The only way they would hold on was to give 12 or more hours of artificial light all winter, but then came other issues.

Now with no lights and much cooler temps, they do well with just very little sunlight.

I once accidently turned the heat on which kept temps way above the 70's by day in one room, and within that same week, many of my tree sshed leaves drastically.

Eric, thanks, you are right. All I want to do is leave them out as long as I can too.
I too fertilize heavily until last month, then lighten it a bit for the rest of the winter until Feb.

Fab, every year my trees do the same. The mix takes it's time to dry out for about a month, and then they start responding to indoors again. They will take up water at a much faster rate. I really think trees know when they are comfortable with their new surroundings.

Bugs!!! Bla....I hope you don't have to deal with them this winter!

Very interesting to see how your trees respond once brought inside.

Thanks to all of you for sharing.

Mike


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RE: Ajusting to the indoors! What do yours do? How do they do?

Hi, Mike. It is the time of the year , isn't it. We have to thinking about move the trees inside. I am very interested in your other thread about put the tree in closet which will save up a lot of room in winter time. Did you ever found out what type of citrus works well with closet treatment, or works for all citrus?

My citrus are still outside. They may slow down the growth but no leave drops. My Budda's hand is still flowering and fruiting. I have to pick off tiny fruits from time to time. My Meyer is doing the same, I have to pick off small fruits as well. It have some much large lemons on the branches. My kumquats, one just done flowering and another has a lot of green fruits. Only citrus I have that did not fruit is clementine. For some reasons it is just not happy, not dying , but did not grow much. Maybe it is still try to recover from soil change to gritty mix. I will leave them outdoor till the night temperature in 30s settles in

I remember you have mentioned in other thread about lower temperature requires lower light... interesting and make sense. I might try that this year. My Buddas's Hand is the least hardy citrus in my collection, usually lose all its leaves around Feb. But it put out new grow in the spring just fine... Although it is painful to see it lose leave one by one.
Grow under high density indoor, pest control is a challenge. I wish my trees can just defoliate in winter and grow the leaves back in spring... this, will be the ideal situation that I can just put them in the basement and forget about them till spring...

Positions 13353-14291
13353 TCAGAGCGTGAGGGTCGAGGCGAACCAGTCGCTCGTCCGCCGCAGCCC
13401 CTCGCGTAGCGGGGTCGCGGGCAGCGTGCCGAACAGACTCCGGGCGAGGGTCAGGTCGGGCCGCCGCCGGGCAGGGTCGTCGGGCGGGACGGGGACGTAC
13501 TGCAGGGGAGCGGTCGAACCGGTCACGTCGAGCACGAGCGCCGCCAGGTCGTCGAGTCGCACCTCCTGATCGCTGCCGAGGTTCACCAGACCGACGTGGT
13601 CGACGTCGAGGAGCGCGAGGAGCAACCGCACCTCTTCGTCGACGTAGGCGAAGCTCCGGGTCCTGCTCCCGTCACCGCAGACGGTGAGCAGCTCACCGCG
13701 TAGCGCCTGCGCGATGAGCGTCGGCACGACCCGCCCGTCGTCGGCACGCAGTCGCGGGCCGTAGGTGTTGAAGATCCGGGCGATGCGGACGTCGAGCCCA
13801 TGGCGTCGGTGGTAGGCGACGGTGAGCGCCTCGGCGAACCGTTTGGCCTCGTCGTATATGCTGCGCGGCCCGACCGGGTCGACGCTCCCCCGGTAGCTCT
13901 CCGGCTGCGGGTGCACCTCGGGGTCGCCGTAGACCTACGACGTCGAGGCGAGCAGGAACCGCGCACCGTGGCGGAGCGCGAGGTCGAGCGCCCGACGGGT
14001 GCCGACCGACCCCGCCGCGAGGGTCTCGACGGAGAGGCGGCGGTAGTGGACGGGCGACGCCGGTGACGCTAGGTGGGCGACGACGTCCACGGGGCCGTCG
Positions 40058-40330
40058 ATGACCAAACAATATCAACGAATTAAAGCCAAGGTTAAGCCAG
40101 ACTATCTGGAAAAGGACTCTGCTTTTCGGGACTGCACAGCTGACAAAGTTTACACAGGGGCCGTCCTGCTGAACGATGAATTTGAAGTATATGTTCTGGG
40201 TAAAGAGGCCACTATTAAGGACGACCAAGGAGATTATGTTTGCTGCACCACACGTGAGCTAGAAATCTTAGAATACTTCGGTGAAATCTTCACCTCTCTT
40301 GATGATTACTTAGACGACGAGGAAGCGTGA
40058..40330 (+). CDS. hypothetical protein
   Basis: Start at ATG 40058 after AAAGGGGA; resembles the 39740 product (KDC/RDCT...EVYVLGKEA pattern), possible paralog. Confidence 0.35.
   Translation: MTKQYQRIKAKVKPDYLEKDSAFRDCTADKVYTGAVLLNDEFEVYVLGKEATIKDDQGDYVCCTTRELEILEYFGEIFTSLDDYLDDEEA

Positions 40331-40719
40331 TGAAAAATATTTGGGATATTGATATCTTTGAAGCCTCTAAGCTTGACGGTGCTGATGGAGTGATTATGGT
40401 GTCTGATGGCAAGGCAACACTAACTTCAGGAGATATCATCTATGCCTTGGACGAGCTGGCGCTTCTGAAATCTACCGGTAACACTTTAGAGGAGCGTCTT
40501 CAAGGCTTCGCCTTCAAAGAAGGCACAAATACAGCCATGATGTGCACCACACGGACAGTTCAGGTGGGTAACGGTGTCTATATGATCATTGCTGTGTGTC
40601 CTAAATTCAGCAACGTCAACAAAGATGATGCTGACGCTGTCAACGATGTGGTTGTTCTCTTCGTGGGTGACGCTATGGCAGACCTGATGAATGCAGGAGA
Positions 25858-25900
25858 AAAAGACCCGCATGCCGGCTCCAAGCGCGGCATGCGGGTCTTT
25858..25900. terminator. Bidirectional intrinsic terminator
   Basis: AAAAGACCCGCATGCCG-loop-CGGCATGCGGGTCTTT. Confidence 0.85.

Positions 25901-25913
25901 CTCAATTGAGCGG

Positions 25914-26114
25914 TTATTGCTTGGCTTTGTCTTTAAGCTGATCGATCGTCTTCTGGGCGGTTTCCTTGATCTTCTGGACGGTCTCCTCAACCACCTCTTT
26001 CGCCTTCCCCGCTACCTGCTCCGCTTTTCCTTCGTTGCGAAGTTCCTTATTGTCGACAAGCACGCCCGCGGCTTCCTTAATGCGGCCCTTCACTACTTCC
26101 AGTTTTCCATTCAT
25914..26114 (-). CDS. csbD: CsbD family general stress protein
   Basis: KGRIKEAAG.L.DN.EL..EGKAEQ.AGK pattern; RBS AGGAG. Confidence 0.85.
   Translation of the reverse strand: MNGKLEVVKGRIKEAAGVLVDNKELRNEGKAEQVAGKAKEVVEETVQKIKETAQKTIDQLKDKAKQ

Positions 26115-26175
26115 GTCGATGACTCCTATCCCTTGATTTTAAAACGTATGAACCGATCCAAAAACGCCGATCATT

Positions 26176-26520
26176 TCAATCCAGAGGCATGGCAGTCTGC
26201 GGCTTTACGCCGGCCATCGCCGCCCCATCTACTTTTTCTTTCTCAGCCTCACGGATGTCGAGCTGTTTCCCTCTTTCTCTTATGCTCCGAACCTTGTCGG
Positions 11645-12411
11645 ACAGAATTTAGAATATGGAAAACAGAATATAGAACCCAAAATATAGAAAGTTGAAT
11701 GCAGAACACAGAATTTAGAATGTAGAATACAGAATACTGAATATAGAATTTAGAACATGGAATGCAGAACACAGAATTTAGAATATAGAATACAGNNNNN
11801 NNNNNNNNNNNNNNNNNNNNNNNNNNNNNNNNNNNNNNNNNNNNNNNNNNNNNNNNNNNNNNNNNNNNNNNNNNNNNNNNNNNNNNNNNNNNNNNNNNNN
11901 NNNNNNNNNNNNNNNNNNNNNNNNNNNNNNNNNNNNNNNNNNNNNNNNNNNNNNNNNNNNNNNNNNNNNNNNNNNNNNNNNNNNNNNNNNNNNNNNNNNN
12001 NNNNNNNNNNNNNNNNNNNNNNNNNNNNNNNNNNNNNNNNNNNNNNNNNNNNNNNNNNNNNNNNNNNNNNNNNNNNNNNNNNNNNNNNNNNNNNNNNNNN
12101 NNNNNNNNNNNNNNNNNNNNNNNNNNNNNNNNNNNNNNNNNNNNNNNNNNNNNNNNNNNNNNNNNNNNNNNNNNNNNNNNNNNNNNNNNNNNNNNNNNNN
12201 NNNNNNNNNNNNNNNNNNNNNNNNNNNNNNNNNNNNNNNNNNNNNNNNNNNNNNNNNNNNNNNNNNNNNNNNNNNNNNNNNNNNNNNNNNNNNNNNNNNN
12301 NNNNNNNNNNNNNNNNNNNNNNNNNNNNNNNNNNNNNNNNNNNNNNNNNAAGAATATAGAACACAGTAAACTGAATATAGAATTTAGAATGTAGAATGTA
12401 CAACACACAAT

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RE: Ajusting to the indoors! What do yours do? How do they do?

You are not kidding Olympia! I hate this time of the year when my hands are always cold no matter what I do and the dry air just sucks the life out of me and my plants.

I told that guy to text me and he never hasn't yet. I wanted to see a picture of his tree and wanted him to text me his method exactly. I'll let you know as soon as I do. He told me it is a cocktail tree.

Many of mine are still outside too. It is cold this morning. It's 40 and it is suppose to be even colder tomorrow. Yesterday was the first cold front and today's means business.

Yes, pest control is very easy if you have the set up that will allow you to put your trees in an unheated room that stays in the 50's or 60's. I use a fan on the floor that blows under the leaves and one above that blows at the trees. I also spray them with water quite often. I think the combination between moving air, a bit more humid conditions, a very well aerated mix, and cool temps will make any bug want to run.

So far all the ones that I have brought inside are doing great. No leaf loss and or bugs. The ones at work are actually putting forth some nice ripe lemons and oranges that I have been sharing with people.

Mike


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RE: Ajusting to the indoors! What do yours do? How do they do?

Sorry guys, but all the fun excitement that use to be here no longer exists. It use to be a fun place to come to, when many were a part of this forum, but no more.

Boy has this forum lost its punch and a place for an oasis. I think many need to loosen up a bit.

Thanks for your part of sharing.

Mike


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RE: Ajusting to the indoors! What do yours do? How do they do?

All outside still, still working on a plan for the indoor move, I have time still.


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RE: Ajusting to the indoors! What do yours do? How do they do?

Mike, You are in mid age crisis. Nothing seems pleases you. Again, the citrus forum is one of most active forum in GW... Thanks for the folks in CA.
When winter comes, we, and the plants, are "hibernating" inside, all we can talk about is pests problems... LOL. Be happy .


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RE: Ajusting to the indoors! What do yours do? How do they do?

Oympia, no need to correct me. My intent is only good and it was a different forum I was talking about. Yes, some stink, but not this one. This forum which I like to spend most of my time on is ok, but, come to think of it, could use a bit more fun. I am not afraid to say that:-)

Believe me, it doesn't take much to make me happy. You would realize that after you have walked in my shoes. Thanks for what seems to be encouragement though.:-)

I was at odds over the sickness of my dad last night and happened to be a bit mistaken when posting on this one and another when I did.

Thanks for your participation when I needed it.

Mike:-)